Douglas D. Wilkinson
Attorney at Law

Brigham Young High School
Class of 1961

Dallin H. Oaks, President, BYH Class of 1950
Douglas D. Wilkinson, Class of 1961

Douglas D. Wilkinson, BYH Class of 1961, attended all three of the BYU laboratory schools on the Lower Campus during the time that his father, Ernest L. Wilkinson, served as BYU's President (1951 to 1971).

While Doug had the experience of growing up in the University’s Presidents Home located on a highly visible portion of Upper Campus from about age seven until he reached young adulthood, he did not consider that to be a particularly advantageous arrangement because of its distance from friends and families of whom he was very fond.

He graduated magna cum laude from BYU in 1968 with a BA degree in Political Science, with highest honors in the Honors Program, and as a nominee for valedictorian of his college.

Wilkinson originally chose to attend law school at Boalt Hall at the University of California, Berkeley. Just before he was to begin at Berkeley, however, he contracted a serious illness that would have prevented him from attending classes on Berkeley's semester system for three or four weeks.

While disappointed at that development, however, he learned that the University of Utah College of Law was at that time on a quarter system, and would not begin its law school classes until several week later. He decided to transfer to the University of Utah College of Law since the delay would give him adequate time to recover and convalesce.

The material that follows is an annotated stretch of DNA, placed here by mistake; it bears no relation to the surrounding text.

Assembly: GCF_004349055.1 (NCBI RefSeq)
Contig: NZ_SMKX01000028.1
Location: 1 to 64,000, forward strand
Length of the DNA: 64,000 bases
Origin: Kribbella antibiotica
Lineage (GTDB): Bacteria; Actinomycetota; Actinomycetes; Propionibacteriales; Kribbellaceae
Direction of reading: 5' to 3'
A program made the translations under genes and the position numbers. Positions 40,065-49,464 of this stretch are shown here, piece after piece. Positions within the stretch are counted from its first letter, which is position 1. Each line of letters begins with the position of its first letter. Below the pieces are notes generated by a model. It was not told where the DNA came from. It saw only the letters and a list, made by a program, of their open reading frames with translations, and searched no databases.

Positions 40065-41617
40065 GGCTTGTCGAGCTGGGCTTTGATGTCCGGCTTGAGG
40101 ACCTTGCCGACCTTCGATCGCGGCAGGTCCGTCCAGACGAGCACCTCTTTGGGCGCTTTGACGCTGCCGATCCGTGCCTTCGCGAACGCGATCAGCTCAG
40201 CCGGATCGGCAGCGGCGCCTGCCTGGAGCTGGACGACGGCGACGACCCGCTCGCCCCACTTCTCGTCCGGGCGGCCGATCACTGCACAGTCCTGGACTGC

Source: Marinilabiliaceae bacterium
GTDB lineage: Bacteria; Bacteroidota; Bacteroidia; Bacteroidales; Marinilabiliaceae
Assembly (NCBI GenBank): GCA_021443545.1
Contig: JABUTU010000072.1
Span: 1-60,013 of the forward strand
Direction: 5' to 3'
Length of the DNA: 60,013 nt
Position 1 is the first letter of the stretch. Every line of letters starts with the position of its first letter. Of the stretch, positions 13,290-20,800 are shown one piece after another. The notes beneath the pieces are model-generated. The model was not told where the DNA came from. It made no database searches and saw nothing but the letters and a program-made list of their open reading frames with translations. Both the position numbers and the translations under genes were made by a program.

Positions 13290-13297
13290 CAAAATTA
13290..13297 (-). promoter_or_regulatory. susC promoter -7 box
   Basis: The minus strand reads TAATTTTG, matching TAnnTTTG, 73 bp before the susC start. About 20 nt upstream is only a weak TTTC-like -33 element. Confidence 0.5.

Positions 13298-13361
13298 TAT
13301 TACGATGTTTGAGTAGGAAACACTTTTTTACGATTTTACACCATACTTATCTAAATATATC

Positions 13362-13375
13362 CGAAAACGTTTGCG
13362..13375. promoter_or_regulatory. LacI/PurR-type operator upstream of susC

Any initial disappointment due his decision was paradoxically transformed into a change of great fortune when he met his future wife, Rosalie Gilbert, at the University of Utah. Rosalie was teaching at Provo High School. As a result of this experience, Doug believes that some clouds do have silver linings.

Douglas began legal employment as an associate with the prestigious firm of Ray Quinney and Nebeker in Salt Lake City. After a short period of inital training, he was given an unusual and heavy responsibility for a young lawyer in the firm. He was assigned to represent Gulf Oil Corporation, Sun Oil, Diamond Shamrock, and a number of other large natural resource clients in matters of great importance.

Representing Gulf Oil in his first trial as a lawyer, he found that an action against Gulf had been instituted by a prominent Salt Lake attorney on behalf of a well-known Salt Lake City client, alleging that Gulf Oil had been negligent in cleaning up lands on which Gulf previously had commercially producing oil wells, and which it had since shut down.